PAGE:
The rupee suffered a stunning reversal against the resurgent US dollar after two-straight weeks of upmove as renewed global currency turmoil and worsening trade war fears worldwide rattled the forex market in a big way. Caught in a fresh wave of global currency turbulence, the Indian unit fell by a staggering 23 paise to end at 68.83. It broke through the 69-mark to hit a fresh 3-week low briefly before trimming some of its losses.
The domestic currency swung widely between a high of 68.45 and a low of 69.03 in volatile trade.
Overall, trading sentiment wobbled once again in line with sell-off in other emerging market currencies hit by the sudden wave of risk-off on mounting fears over a political crisis in Turkey.
Widespread concerns about steadily growing country’s trade deficit as well as short-term debt liabilities and protectionist tendencies on the global front also weighed on the forex front.
Ongoing trade-war rhetoric between the US and China alongwith its trading partners too added some nervousness coupled with extreme bullish dollar overseas cues.
The Reserve Bank of India likely intervened in the foreign exchange market to support the rupee on Friday, after most emerging market currencies fell sharply on heightened global tensions, a forex dealer said.
In the meantime, country’s foreign exchange reserves fell to over 7-month low of USD402.7 billion in the week ended August 3. Total forex reserves dipped USD 1.49 billion from USD 404.19 billion in the week ended July 27, 2018, Reserve Bank of India (RBI) data showed.
Foreign investors, however poured in over Rs 2,300 crore in the local equities in July, after pulling out funds for three months in a row, largely due to expectations of a lower trade deficit amid fall in crude oil prices.
Earlier this week, the rupee opened a tad higher with positive bias at 68.57 from weekend close of 68.60 at the inter-bank foreign exchange (forex) market.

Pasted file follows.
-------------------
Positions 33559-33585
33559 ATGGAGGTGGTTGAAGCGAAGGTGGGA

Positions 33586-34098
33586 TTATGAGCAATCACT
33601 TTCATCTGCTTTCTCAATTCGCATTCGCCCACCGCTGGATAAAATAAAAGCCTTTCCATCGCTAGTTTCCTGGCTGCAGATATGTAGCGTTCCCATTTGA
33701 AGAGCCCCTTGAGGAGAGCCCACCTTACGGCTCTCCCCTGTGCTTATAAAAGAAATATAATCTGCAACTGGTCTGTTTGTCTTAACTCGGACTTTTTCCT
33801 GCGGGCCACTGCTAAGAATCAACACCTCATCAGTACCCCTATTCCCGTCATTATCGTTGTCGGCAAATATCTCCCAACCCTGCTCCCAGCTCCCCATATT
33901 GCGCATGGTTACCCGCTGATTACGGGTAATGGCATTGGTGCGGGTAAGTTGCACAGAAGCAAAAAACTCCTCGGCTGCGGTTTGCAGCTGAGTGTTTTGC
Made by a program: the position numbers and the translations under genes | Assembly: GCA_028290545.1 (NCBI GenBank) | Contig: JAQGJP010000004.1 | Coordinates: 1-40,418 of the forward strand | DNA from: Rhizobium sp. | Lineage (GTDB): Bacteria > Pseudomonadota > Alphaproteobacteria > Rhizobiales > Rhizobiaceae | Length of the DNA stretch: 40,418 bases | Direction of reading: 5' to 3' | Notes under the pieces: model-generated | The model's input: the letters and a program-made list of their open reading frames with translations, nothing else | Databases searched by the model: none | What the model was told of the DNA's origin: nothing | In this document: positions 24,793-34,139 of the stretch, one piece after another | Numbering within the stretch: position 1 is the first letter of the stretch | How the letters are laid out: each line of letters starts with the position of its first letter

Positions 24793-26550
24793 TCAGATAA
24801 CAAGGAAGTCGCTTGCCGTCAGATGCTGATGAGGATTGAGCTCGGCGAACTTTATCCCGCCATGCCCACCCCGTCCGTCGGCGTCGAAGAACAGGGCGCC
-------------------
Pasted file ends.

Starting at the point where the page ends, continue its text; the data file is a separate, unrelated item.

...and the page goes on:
It later strengthened to fresh one-month high of 68.45 during the mid-week rally before retreating sharply towards the tail-end sell-off.
The local unit plunged sharply to hit a low of 69.03 at the weekend trade before concluding at 68.83, revealing a steep loss of 23 paise, or 0.34 per cent.
The rupee had appreciated by 24 paise in two-week rally.
The RBI, meanwhile, fixed the reference rate for the dollar at 68.7933 and for the euro at 79.6746.
The 10-year benchmark yield softened to 7.75 per cent.
On the energy front, crude prices rose more than one per cent on Friday as U.S. sanctions against Iran looked set to tighten supply. However, futures were lower for the week as investors worried that global trade disputes could slow economic growth and hurt demand for energy.
The Brent crude futures rose 72 cents to USD 72.79 per barrel. It was down roughly half a percent this week.
Globally, the US dollar rose to a near one-year high against a basket of currencies on Friday and the yen also made big strides, with investor appetite for risk dropping amid escalating global trade tensions.
The American economy is outgunning major competitors and the Federal Reserve is raising rates while other central banks are tiptoeing away from quantitative easing.
The dollar index, which measures the greenback’s value against a basket of six major currencies shot up to 96.19 - its highest since July 2017.
Elsewhere, the British pound continued to meltdown for different reasons and hammered to the lowest level since June 27 last year as no-deal Brexit and Turkey related turmoil weighed despite positive news on the macro front after the UK second quarter GDP rose in line with the market expectation.
The euro collapsed to fresh 14-month low against the US dollar after the European Central Bank expressed concerns about non-hedged exposure of European banks to Turkish companies amid a tumbling lira and the darkening outlook for the Turkish economy.
Turkish lira, meanwhile briefly fell 20 percent to a record low after President Donald Trump authorized the doubling of metals tariffs on Turkey. The currency later traded down 15 percent against the dollar.